Over the past few weeks, we've had several informative diaries from Jérôme and Welshman on the upcoming French referendum on the European Constitution. This diary
by Welshman stirred up a bit of debate yesterday on the actual issues underlying the opposition to the text of the constitution as it stands today.
At the core of the discussion, in my view, is the type of society we want to achieve as members of the EU - and hopefully, the world - and the appropriate types and levels of social policies we are entitled to defending in the process. I believe this is a genuine issue the importance and validity of which goes way beyond Europe.
While in the US, humane social policies are often derided as "tools for the lazy", they are seen in many European countries as the backbone of a self-respecting society where everyone is entitled to live in dignity. As the free market ideology takes over the world, aren't the people of the world entitled not only to be heard on these issues, but to demand that their governments do not try and sandbag their concerns as they expand the scope of free markets geographically? In this, I see quite a bit of synergy with growing movements all over the Third World to rein in the neoliberal program until it is properly backed-up by real and sustainable social policies that do not leave humans on the sidewalk of "economic growth".
The point of this diary is to give voice to some of the arguments of the French opposition to the treaty. The French people are asked to vote on a lengthy, detailed and so obscure document that Le Monde has been publishing a very useful interactive explanatory commentary for the past couple of weeks.
The establishment's (left, right, center) campaign in favor has been loud and omnipresent while, according to Serge Halimi the opposition seems to have been seriously muffled by the media. Also, the advocates of the constitution, in an unbridled show of pompous arrogance, seem to position themselves as "enlightened and progressive" while dismissing the opposition as coming from a place of "ignorance and anger". That is just not good enough of an argument.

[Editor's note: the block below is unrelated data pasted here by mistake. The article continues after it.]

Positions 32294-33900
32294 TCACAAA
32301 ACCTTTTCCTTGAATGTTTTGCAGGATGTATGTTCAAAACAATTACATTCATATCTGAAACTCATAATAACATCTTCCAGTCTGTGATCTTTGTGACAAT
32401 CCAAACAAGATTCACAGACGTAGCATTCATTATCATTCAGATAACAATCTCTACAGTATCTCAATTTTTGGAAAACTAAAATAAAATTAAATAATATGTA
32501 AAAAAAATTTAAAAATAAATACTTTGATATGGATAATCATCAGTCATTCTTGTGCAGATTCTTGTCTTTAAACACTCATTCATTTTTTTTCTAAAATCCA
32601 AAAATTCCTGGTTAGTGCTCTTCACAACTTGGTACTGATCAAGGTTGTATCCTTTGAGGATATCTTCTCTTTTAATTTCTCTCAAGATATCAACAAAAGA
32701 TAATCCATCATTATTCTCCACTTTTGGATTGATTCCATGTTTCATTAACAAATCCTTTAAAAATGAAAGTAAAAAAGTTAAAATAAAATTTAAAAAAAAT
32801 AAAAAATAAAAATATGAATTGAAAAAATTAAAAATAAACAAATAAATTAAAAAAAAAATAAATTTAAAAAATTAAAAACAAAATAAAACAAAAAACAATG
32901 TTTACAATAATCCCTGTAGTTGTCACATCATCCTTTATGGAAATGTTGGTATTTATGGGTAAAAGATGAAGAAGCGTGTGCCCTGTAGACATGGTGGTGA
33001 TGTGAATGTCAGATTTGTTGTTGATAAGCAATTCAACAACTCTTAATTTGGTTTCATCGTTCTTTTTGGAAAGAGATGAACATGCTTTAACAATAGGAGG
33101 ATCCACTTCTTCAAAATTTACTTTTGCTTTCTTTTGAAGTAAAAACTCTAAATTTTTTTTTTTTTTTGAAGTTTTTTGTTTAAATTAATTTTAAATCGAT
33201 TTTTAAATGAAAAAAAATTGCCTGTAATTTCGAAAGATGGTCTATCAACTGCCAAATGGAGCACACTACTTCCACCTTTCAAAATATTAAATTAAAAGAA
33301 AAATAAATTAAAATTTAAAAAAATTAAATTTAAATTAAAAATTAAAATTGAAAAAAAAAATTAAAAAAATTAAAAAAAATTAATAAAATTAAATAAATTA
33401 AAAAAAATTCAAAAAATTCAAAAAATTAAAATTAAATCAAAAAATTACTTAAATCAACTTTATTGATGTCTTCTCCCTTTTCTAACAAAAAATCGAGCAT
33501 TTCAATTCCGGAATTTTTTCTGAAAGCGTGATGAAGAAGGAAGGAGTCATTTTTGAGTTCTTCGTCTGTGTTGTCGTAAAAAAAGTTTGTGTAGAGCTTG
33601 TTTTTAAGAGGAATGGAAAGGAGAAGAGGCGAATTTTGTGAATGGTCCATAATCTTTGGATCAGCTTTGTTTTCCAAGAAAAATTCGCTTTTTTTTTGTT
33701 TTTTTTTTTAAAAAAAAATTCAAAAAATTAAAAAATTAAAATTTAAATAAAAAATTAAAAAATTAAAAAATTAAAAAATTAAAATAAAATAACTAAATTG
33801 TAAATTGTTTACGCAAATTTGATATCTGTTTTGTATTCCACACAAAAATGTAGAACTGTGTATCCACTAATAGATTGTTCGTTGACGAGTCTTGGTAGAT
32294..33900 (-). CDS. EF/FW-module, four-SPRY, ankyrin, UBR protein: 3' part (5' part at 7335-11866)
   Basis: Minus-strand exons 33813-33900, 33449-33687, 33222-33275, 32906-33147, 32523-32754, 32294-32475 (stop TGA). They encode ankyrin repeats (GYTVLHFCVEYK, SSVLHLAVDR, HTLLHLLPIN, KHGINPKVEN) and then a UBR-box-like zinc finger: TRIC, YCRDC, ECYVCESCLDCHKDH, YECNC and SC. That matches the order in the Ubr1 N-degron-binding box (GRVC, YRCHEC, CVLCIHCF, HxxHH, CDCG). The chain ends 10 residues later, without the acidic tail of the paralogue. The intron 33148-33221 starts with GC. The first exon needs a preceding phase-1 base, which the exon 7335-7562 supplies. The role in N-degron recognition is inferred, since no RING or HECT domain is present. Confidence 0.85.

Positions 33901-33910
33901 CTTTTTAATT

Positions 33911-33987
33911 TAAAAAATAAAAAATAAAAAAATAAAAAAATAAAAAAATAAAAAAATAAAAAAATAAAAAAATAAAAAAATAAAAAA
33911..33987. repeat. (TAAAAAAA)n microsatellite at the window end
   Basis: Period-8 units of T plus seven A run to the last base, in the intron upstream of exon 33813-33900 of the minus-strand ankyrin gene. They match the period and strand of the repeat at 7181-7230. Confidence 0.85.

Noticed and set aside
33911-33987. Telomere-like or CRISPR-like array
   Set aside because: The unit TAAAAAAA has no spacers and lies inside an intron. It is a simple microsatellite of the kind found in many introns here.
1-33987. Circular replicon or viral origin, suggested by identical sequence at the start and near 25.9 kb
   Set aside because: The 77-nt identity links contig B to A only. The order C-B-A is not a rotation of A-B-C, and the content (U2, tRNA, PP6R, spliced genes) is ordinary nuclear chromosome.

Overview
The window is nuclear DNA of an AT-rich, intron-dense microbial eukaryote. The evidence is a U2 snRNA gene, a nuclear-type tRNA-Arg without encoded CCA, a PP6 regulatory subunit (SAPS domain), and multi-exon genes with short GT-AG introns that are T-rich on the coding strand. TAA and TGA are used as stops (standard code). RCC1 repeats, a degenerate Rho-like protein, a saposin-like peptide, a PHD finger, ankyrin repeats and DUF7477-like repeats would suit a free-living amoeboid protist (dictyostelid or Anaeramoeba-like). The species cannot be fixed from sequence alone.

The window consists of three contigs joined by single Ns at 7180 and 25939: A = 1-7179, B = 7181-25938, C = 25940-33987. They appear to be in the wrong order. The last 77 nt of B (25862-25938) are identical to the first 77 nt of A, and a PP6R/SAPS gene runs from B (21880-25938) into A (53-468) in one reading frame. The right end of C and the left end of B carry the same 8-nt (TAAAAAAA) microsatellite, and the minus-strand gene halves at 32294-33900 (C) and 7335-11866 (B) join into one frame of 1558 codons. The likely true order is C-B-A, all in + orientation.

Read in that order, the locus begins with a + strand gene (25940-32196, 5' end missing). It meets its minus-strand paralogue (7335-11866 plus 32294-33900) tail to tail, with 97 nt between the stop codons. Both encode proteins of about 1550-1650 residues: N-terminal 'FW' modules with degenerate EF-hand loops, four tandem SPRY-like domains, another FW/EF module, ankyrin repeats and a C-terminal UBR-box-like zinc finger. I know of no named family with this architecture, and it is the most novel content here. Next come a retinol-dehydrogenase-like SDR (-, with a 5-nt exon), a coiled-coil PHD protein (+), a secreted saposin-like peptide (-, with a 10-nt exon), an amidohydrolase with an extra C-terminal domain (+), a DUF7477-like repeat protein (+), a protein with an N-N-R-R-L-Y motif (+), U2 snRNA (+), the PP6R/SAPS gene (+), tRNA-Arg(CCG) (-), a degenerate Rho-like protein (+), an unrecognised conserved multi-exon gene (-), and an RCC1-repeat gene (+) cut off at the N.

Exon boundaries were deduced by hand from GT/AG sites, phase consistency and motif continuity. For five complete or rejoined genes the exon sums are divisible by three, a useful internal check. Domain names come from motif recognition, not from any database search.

Today, Le Monde reports on Laurent Fabius (# 2 of the Parti Socialiste - PS) and his attempt to take leadership - in square opposition to Jacques Chirac - of the No contingent.
No doubt, his precise targeting of Chirac can be seen as presidential posturing - which is fair enough. Still, by taking this position, Fabius is also opposing - and therefore alienating - the leadership of his own party. We'll have to wait for the presidential elections to see how that works out for him. His TV interview on Sunday attracted 9.3 million viewers (39.6% of total audience in that time slot) and remained at that level throughout. That's a sure indication of the level of interest in the arguments against the constitution as it stands.
On the Constitution, Fabius denounces what he sees as massive efforts to demonize opponents (sounds familiar?) and focuses on three main points according to Le Monde articles linked above:
1. Social issues vs. free competition: Fabius refers to large differences in wages in various EU countries and goes on to argue: (my translation):
If we are going to say that competition is the only rule among all these countries, then there is a terrible risk that we will see our salaries go down, fewer social protections and lower retirement levels
* This is key, in my view. The trend ought to be to bring everyone's wages and social protection policies up to the best existing levels in Europe rather than down to the lowest common denominator.
2. Lock-in Fabius argues that the text of the constitution cannot be modified [for 30 years?] once approved and should therefore be rejected for this reason alone. He also claims that an alternative plan (Plan B) exists, which is denied by the advocates of the text. Fabius highlights the fact that, unless the treaty is adopted, it must be reviewed by the governments within 2 years.
He argues that negotiations are possible, whereas Valéry Giscard d'Estaing claims that everything has been negotiated to death and that government positions are not likely to change enough in the near future to alter the text in any significant way.
* This is also key: how can we have a constitution that cannot be amended for 30 years?
3. Fabius suggests three modifications: (i) the removal of the third part of the text which simply compiles previous treaties; (ii) allow for amendments to the constitution in the future, and the "possibility for countries like France, Germany, Spain who can go faster to do so".
Obviously, the French social movements will maintain their pressure regardless of the results of the May 29 vote. The question is whether that will be made much more difficult with the Constitution in place and the implications for social justice in Europe going forward.